New taxes unlikely to dampen growth in Vietnam's auto market

By Ngan Anh, Thanh Nien News

Email Print

An automobile factory in the central province of Quang Nam. Photo: Dinh Muoi An automobile factory in the central province of Quang Nam. Photo: Dinh Muoi


Nguyen Hoang Ha decided to make his luxury dream come true when he ordered a car at a showroom on Hanoi’s Tran Khat Chan street.
For him, not upgrading was unthinkable, despite higher prices.
“Car prices have increased due to many reasons like higher foreign exchange rates, import costs and taxes. They have never fallen,” Ha said, inspecting a new Lexus RX 350.
“So I could not wait for lower prices to buy it.”
With the rapid expansion of a young, style-conscious middle class after many years of economic growth of over 5 percent, demand for automobiles has surged.
The recent jump in prices of imported cars due to a new methodology for calculating special consumption tax is unlikely to put the brakes on the automobile market.
From January 1 the tax is calculated on an imported car’s retail price and no longer on the cost, insurance freight (CIF) price before the addition of duties and markups.
The change has reportedly forced auto importers to increase their prices by 2-13 percent.
As a member of the World Trade Organization since 2007, Vietnam cannot directly raise duties on imported cars to the benefit of local companies, thus the special consumption tax.
In a car showroom filled with latest BMW and Audi models in Hanoi’s Thanh Xuan Street, Nguyen Son Tung, the manager said: “The price increase is insignificant compared with the value of a car. Customers will accept even higher prices.”
He said sales had not changed much since the new rule came into effect, and customers still pay deposits in advance and wait for two to five months to get their cars.
The prices would rise further when the special consumption tax on cars with engines of more than three liters, including motor homes, is hiked to 150 percent in July. The tax is now 15-60 percent depending on the number of seats and engine size.
Most of these big cars are made by Japanese and European luxury brands.
But the new taxes seem unlikely to dampen growth in either the mid-market or luxury segment. Last year Mercedes-Benz, Lexus and BMW all reported strong growth after selling in excess of 6,000 units.
Local consumers are already used to paying high prices for vehicles, which are on average up to 20 percent more expensive than elsewhere in Southeast Asia.
The number of households in Vietnam with assets of $100,000 to $2 million would soon be among the fastest growing in the world, Reuters quoted the Economist Intelligence Unit as saying, fuelling luxury vehicles sales. Vietnam’s GDP per capita reached US$2,109 in 2015, up from $2,052 in the previous year, according to the World Bank.
Porsche Cayennes and Bentleys can nowadays be seen jostling with budget cars and scooters on the chaotic streets of Hanoi and Ho Chi Minh City.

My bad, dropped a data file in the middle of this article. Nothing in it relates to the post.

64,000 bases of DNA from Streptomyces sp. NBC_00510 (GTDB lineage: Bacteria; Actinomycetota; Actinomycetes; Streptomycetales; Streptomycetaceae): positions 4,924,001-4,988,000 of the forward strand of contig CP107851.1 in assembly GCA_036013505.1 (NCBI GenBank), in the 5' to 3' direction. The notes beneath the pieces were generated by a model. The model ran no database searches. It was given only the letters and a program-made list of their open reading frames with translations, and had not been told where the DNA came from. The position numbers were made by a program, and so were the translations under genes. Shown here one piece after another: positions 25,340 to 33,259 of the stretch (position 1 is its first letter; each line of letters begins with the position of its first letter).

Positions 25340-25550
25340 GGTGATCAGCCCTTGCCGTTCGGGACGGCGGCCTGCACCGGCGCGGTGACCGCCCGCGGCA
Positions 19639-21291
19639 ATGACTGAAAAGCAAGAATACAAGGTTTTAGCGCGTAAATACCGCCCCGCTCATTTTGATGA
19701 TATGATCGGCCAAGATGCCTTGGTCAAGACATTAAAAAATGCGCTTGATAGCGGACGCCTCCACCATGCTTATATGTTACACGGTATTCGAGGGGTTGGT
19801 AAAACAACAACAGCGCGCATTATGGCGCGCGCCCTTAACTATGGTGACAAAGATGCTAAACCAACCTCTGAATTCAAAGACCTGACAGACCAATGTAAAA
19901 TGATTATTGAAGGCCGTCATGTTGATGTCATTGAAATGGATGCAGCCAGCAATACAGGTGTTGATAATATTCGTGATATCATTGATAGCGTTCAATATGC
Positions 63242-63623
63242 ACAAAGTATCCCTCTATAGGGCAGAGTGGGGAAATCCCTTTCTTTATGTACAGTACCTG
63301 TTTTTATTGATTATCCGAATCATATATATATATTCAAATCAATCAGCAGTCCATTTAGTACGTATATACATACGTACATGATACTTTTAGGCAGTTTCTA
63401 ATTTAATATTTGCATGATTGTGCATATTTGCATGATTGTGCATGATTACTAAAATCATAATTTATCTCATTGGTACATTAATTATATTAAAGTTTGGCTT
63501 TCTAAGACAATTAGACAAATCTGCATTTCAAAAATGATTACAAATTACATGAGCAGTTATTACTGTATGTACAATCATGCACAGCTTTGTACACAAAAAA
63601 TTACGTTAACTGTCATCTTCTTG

For many Vietnamese, a car is not a vehicle but a means to show their success and social status.
A Toyota Vietnam spokesperson said there is always a waiting list of dozens of people for imported Lexus cars.
More than half the cars sold in the country last year were imported at nearly US$2.96 billion, a 88 percent rise from 2014. India topped the list of exporters to Vietnam, followed by China, South Korea, and Thailand.
Vietnam is enjoying a surge in interest among automobile importers as sales saw a record growth of 55 percent last year, following growths of 35 percent and 23 percent the previous two years.
Sales growth will continue to be strong this year, albeit quite a bit slower, according to industry insiders.
Major producers and importers like Ford Vietnam, GM Vietnam and Truong Hai Auto Corporation estimate overall sales to grow at around 30 percent, saying the economy would continue to grow strongly, boosting demand.
Yoshihisa Maruta, chairman of the Vietnam Automobile Manufacturers Association, said on the other hand its members only expect a rise of 10 percent.
Bui Kim Pha, deputy CEO of Truong Hai Auto Corporation, said the market is stabilizing and so its growth would not be as high as last year when it saw a six-year record growth in sales to nearly 245,000 units.
Mercedes-Benz Vietnam plans to invest an additional 11 million euros (US$12.2 million) this year. The money would be used to set up two new assembly lines, Dirk Adelmann, sales director of the company, said.
The firm sold 3,600 units last year, its 20th year in Vietnam. A 50 percent growth meant Vietnam was one of Mercedes-Benz’s five fastest growing markets in the world, Adelmann said.
Rolls-Royce and Bentley recently opened their first dealerships in Vietnam.
The abolition of import tariffs on vehicles as part of the ASEAN Trade in Goods Agreement also makes the market attractive.
The tariff was reduced to 40 percent in January from 50 percent previously, and will further fall to 30 percent next year.
Import duties on cars from ASEAN member countries will go in January 2018.
While importers are eagerly waiting for the tax abolition, domestic auto manufacturers are worried about competing with imports. The automobile industry has been focusing mainly on assembling since it was established two decades ago. Vietnam imports most components or vehicles in knocked-down form, which are subject to tariffs of 10-30 percent.
This means cars cost that much more to make in Vietnam than in other ASEAN countries, according to the Vietnam Automobile Manufacturers Association.

More Business News